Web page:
Hand Dyed Yarn and Colourwork

Posted by Ce Persiano on

This is a post from Ce's blog, back in 2012, which many knitters have found useful.

The studio is brimming with activity with all the Play kits we have sold. With all this, it comes to mind that those of you who are new to working with hand dyed yarn may not know it’s always a good idea to wash the yarn beforehand to prevent bleeding. I know there’s a little note on our tags saying so, but it’s never a bad thing to have a reminder, is it? And this doesn’t apply just to our yarn, but any hand dyed yarn and even some commercial yarn too! If your project is worked in one colour, there’s no need to worry and you can go ahead and start knitting, but if there’s more than one, it’s better to be safe than sorry. At the very least, knit a little swatch with all your colours, let it soak in warm water and your usual detergent and see if there’s any bleeding.

OK, so you are ready to take the plunge and start rinsing your skeins, but how to do this, you may ask?! Well, read on.

Start by unwinding your skein and having a look at it. By and large, all our yarn will come to you with two very loose ties. Because the ties are so loose I’d recommend adding another 1-2 ties before you start washing your yarn, otherwise you may end up with a tangled mess. The best kind of tie when working with yarn is a figure-of-eight tie and this is how you do it:

Next, fill a sink with warm water and use the regular amount of your favourite wool washing detergent (we love Soak), put the yarn in and let it soak for 5 or 10 minutes. Depending on the colour, that first rinse might look a bit scary and you’ll see why you have to go through all this bother. Now repeat this process as many times as it takes for the water to run clear. It’s important to always use the same temperature in in each rinse to avoid the risk of felting, although this will be minimised if your yarn is superwash.

I guess this is the time I get to reassure you that no, the dye is not all going to come out! We use professional acid dyes and long simmering times to ensure that as much dye as possible bonds with the fibres – what you are seeing here is the excess, after this your yarn will look just the same.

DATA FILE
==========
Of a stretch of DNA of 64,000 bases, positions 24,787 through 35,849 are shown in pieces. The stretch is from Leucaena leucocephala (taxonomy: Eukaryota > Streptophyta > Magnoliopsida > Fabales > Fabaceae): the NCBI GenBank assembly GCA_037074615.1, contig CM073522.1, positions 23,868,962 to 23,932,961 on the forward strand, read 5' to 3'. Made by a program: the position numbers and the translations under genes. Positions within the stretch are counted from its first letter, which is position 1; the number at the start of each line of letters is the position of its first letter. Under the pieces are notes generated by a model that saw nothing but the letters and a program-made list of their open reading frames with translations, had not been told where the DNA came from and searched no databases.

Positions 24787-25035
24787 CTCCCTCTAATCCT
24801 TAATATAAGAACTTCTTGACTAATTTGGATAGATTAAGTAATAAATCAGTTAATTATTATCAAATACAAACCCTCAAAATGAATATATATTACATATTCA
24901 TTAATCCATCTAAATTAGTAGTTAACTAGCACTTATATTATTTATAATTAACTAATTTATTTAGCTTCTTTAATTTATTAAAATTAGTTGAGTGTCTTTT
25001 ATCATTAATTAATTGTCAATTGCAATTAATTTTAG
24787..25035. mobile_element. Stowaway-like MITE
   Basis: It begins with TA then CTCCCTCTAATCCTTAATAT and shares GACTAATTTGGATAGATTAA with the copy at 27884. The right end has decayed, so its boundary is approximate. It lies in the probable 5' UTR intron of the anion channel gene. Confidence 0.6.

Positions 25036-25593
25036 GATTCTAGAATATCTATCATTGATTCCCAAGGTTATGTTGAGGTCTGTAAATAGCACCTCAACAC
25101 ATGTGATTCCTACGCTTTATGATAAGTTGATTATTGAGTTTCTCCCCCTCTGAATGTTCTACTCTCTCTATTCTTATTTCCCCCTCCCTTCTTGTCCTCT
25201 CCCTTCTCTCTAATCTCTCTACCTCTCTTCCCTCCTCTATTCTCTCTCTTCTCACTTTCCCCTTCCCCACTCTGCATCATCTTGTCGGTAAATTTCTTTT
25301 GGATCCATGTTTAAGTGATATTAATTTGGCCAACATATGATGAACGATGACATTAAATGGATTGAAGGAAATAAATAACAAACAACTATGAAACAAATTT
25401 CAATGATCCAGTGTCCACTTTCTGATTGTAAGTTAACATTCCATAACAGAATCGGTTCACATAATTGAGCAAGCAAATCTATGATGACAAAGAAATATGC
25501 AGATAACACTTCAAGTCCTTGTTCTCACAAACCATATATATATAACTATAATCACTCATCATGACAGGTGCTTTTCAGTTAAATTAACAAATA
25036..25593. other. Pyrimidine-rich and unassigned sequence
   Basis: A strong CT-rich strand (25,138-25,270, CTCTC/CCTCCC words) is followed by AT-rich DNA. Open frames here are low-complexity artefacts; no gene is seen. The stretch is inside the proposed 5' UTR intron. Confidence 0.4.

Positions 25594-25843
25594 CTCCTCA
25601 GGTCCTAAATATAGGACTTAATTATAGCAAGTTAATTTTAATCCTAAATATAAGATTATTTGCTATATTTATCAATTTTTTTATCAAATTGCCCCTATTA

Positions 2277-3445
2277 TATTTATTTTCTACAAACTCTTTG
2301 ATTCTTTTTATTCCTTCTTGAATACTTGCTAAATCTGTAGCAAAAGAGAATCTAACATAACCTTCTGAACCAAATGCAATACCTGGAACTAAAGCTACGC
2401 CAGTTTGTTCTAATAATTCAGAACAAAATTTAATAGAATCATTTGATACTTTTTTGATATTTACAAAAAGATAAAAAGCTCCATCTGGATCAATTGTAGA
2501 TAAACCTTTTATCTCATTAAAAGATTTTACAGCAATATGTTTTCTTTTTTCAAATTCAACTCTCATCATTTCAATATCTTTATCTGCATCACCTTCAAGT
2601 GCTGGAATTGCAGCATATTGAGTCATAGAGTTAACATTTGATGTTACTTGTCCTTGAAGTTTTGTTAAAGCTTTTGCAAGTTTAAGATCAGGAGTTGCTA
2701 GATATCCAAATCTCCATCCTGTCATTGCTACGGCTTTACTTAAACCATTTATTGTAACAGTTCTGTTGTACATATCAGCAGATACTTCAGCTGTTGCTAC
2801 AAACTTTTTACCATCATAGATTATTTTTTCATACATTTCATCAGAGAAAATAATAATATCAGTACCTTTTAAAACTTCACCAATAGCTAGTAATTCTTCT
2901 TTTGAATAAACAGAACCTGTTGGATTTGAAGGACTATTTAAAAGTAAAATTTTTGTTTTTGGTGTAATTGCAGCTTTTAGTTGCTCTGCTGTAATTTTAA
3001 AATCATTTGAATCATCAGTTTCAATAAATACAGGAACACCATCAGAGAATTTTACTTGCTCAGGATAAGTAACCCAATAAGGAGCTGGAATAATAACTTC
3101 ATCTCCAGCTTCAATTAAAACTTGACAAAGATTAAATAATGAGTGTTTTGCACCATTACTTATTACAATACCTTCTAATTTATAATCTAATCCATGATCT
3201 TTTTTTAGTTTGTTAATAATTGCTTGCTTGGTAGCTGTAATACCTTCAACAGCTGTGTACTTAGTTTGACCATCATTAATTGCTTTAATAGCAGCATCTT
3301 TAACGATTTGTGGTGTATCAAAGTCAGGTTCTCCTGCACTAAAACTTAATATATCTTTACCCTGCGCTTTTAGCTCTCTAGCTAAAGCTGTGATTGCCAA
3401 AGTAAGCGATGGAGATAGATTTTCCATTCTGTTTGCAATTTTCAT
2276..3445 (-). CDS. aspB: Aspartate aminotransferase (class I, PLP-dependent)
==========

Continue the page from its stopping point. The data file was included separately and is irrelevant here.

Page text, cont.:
I picked a very bleeding-prone colour that took quite a lot of rinsing (I didn’t count the number of rinses, sorry!) The last rinse was still a bit pink, but seeing as the contrast colour was quite dark, I didn’t think it’d be a problem. Squeeze the excess water out with your hands, then wrap the yarn in a towel and squeeze it some more. I like to put my towel and knitting/yarn sausage on the floor, then I step on it/jump on it/have a little jig, that way I can get even more water out. Unwrap your skein, and stretch it out a bit, place both your arms in the centre of the skein and tug firmly to stretch it out and get the skein looking all neat again (this is not essential, but if you like a neat looking skein like I do, go for it!) Hang your skein to dry and once dry, knit to your heart’s content!

Once you have finished knitting and it’s time to block, I’d recommend washing your knit in cold water with your usual detergent, plus a teaspoon of vinegar. Do this for the first few washes, just to be on the safe side. Also, don’t leave it in the water for ages and ages as this will encourage the dye to come out and bleed on your contrast colour. I’d say 10 minutes is about right.

That’s it! I hope you all love working with your Play kits – I can’t wait to see all the different colour combinations!

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